What is a perennial grain?
Grain crops constitute the majority of our calorie intake, but currently all grains we use for food are annuals, meaning they must be replanted every year. The concept of perennial grains is that these grain plants could stay in the ground and produce year after year. Incorporating perennial grains into our food system could be an important step towards sustainability. Rather than replanting annual grains every year, the goal of growing perennial grains is to mimic natural systems. Breeding perennial grains has proved challenging for many years and finally The Land Institute has released their greatest success so far: intermediate wheatgrass (Thinopyrum Intermedium). The grain will be marketed under the trademarked name “KernzaTM”. Currently intermediate wheatgrass yields about 25% of annual wheat. In addition to intermediate wheatgrass, perennial rye (cultivar ‘ACE-1’) is another crop of interest, which is a cross between perennial wild rye (Secale montanum) and cereal rye (Secale cereal). Compared with annual grains where only about 50% of applied Nitrogen is retained, perennials retain 90% of applied Nitrogen.
Effects of forage harvesting on intermediate wheatgrass
Our group is partnering with the Land Institute and other researchers across the USA to plant plots of intermediate wheatgrass and collect data on the effects of forage harvest. To determine the major drivers of productivity in intermediate wheatgrass, we hope to explore how harvesting forage affects grain yields. We are manipulating timing and frequency of forage harvest and N application rate, and measuring total plot forage biomass removed, forage moisture, forage quality, and grain yield.
How does harvesting for forage influence perennial grains?
In one year we found that harvesting intermediate wheatgrass for forage in the spring lowered the summer grain yield by about 25%. However, in the second year, we did not see a grain yield reduction. Spring forage yields averaged 1,390 lb/ac (standard error ±340 lb/ac) across both years. The forage quality of intermediate wheatgrass in the spring is similar to prime forage quality standards. Although it appears that Kernza can produce high quality forage, which might offset the relatively low grain yields and increase profitability, more research is needed to determine how harvesting forage in the spring prior to stem elongation affects crop performance.
The yields of grain from intermediate wheatgrass ranged from about 500 to 750 lb/ac for cleaned and de-hulled grain. Although intermediate wheatgrass yields much lower than annual wheat, planting a perennial grain could result in benefits from forage production and soil health.
Perennial grain and legume polycultures
We are also conducting a separate study to explore companion-planting red clover with intermediate wheatgrass. We want to know if Nitrogen from a legume could supply sufficient fertility for an intermediate wheatgrass crop. We aim to test two hypotheses over three years: 1) Transitioning fields used for annual grain crop production to perennial grain crop production increases soil health, and 2) Intercropping legume forage crops with perennial grain crops reduces need for nitrogen inputs compared to perennial grain monocultures. In addition to evaluating soil health parameters, we will also be monitoring crop and weed biomass, disease incidence, yield, and grain quality to further inform future development of best management practices for perennial grain cropping systems. Additionally, we will be partnering with local farmers to test growing perennial grains on sloped and erodible land.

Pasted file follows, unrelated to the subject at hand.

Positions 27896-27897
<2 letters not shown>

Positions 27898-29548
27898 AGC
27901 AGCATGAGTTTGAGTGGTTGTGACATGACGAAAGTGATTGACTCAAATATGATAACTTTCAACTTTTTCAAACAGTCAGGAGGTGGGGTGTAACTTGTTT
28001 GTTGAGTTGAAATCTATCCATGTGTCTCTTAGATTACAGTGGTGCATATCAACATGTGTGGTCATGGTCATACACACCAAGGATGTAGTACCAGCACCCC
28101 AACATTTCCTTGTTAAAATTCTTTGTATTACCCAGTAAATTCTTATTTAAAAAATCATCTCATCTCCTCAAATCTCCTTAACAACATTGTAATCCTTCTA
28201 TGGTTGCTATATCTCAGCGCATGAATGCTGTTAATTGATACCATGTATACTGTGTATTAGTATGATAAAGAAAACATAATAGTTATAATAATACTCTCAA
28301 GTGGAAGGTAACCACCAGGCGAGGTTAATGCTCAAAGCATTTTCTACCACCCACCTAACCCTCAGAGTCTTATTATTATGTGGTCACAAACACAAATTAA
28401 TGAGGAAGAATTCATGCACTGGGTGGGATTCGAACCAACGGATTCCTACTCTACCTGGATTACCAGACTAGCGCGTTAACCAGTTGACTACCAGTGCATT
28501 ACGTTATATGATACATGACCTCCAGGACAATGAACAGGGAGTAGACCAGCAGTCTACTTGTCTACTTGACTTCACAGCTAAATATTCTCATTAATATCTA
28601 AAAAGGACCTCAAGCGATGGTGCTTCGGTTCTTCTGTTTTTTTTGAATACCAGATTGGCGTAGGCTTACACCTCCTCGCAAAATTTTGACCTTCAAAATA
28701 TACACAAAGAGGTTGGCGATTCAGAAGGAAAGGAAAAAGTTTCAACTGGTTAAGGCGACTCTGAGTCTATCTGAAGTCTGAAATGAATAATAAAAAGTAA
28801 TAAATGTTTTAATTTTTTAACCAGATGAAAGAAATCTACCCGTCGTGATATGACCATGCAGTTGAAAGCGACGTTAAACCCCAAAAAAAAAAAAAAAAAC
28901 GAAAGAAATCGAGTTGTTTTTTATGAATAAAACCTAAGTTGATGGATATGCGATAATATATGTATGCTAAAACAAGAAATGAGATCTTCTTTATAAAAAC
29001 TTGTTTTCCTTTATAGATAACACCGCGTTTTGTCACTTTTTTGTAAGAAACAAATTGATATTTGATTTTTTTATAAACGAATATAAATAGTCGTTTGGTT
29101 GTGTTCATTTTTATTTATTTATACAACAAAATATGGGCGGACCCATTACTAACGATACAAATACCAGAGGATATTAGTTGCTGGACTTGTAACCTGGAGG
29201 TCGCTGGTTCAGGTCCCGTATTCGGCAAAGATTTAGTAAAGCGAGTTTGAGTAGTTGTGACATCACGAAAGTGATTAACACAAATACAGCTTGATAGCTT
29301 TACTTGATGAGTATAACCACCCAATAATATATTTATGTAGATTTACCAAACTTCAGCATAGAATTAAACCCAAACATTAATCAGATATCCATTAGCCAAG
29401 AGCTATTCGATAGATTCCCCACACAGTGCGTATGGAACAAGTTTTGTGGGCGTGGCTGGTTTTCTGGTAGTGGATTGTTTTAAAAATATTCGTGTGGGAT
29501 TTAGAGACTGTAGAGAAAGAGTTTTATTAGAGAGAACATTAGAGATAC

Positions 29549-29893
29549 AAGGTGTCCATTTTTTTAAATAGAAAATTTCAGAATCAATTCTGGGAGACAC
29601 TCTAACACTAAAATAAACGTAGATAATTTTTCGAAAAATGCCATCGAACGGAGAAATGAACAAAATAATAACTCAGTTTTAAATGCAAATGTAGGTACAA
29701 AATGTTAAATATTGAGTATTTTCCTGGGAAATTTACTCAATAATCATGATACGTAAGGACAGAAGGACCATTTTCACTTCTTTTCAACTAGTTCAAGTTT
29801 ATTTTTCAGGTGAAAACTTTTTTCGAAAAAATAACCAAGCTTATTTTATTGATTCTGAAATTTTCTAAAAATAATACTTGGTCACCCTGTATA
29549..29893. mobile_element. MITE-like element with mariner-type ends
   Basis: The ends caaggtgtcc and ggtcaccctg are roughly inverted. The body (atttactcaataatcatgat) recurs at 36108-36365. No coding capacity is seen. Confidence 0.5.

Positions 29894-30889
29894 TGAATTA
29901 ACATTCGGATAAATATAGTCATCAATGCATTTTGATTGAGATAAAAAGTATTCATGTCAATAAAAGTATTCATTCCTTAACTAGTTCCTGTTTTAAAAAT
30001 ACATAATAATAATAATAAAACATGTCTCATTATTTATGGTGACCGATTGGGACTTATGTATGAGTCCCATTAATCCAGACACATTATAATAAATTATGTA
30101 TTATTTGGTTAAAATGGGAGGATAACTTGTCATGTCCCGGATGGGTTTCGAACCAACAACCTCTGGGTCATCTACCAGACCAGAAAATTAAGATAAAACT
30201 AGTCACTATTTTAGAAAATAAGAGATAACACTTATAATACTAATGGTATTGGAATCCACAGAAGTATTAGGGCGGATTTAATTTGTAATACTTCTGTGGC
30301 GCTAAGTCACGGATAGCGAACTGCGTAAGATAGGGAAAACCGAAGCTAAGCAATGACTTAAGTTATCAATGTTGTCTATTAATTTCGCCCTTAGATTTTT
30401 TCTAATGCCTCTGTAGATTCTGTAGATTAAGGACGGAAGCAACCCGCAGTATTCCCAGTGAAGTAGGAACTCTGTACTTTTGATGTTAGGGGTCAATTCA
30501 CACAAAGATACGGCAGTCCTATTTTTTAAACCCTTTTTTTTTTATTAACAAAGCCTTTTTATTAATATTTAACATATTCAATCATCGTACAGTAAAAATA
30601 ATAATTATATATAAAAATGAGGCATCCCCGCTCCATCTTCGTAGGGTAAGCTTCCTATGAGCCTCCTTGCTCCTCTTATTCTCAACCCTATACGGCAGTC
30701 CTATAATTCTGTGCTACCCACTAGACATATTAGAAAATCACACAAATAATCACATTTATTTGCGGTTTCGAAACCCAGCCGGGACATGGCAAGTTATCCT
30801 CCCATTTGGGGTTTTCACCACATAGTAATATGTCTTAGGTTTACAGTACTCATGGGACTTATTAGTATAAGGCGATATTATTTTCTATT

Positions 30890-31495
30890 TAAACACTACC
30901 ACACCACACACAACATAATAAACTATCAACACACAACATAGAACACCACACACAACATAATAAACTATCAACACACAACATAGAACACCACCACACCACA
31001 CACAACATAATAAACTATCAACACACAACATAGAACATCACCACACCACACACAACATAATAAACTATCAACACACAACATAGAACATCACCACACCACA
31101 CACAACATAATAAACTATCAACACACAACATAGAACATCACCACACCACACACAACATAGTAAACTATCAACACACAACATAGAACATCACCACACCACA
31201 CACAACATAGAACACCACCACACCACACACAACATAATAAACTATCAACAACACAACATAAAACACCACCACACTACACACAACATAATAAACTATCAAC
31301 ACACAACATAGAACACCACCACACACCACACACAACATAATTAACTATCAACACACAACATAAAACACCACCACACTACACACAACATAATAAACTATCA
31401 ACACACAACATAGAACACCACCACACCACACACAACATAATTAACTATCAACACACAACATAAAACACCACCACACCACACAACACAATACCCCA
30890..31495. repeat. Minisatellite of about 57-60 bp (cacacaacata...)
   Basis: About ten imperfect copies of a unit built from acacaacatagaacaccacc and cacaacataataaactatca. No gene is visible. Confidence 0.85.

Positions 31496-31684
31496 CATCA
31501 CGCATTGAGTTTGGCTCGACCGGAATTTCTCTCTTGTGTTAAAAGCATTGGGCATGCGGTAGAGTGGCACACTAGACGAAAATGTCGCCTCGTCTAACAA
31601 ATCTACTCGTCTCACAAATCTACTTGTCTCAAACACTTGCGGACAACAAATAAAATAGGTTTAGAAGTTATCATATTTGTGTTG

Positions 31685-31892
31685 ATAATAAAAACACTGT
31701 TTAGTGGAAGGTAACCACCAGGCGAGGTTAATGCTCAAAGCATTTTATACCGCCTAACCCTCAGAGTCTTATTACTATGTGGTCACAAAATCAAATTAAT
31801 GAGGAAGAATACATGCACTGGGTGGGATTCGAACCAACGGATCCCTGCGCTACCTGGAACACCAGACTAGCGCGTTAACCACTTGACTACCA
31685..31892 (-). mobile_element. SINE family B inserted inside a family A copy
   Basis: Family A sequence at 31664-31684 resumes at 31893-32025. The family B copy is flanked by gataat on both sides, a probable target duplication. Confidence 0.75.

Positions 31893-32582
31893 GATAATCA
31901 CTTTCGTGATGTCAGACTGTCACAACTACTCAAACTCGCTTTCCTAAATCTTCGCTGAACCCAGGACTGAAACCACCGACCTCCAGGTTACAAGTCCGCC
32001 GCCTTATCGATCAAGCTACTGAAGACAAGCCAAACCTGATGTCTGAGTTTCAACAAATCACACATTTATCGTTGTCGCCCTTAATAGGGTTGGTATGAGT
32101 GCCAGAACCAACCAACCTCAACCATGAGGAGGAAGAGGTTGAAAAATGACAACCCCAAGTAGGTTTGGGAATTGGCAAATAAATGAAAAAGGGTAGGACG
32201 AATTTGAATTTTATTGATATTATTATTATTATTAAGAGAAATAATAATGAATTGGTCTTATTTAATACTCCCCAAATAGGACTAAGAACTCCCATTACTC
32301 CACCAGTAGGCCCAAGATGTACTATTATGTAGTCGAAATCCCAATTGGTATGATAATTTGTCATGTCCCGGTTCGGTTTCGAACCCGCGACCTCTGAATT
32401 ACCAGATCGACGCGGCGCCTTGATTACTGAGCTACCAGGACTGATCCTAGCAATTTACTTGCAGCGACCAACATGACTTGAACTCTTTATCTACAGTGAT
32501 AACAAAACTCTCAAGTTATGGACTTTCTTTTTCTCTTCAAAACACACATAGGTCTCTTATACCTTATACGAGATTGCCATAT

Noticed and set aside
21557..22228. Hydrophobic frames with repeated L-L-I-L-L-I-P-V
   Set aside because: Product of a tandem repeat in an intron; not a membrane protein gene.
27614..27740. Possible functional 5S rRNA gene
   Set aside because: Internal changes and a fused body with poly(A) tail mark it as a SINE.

Survey: are farmer’s interested in perennial grains?
Given that perennial grains are a novel development and farmers have not grown these crops before, we conducted an online survey to assess farmers’ potential interest in perennial grains. A link to the survey was e-mailed to farmers in the US and France, and posted on pertinent farming websites. A total of 88 and 319 farmers, in the US and France respectively, responded to the survey between June 23 and July 25, 2016. Farmers were asked about: 1) their previous knowledge of perennial grains, 2) their interest in growing them, and 3) factors motivating their interest.
Fifty-eight percent of respondents said they were “interested” or “very interested” in growing perennial grains, and 39% said they “needed more information”. Seventy-three percent of farmers who had already heard about perennial grains before the survey said they were “interested” or “very interested”, whereas 47% of farmers who did not know about these crops said they were “interested” or “very interested”. The top three reasons selected by farmers for growing perennial grains were: “to increase or maintain farm profitability” (56%, n=188), “to reduce labor requirements” (44%, n=145), and “to improve soil health” (44%, n=145).”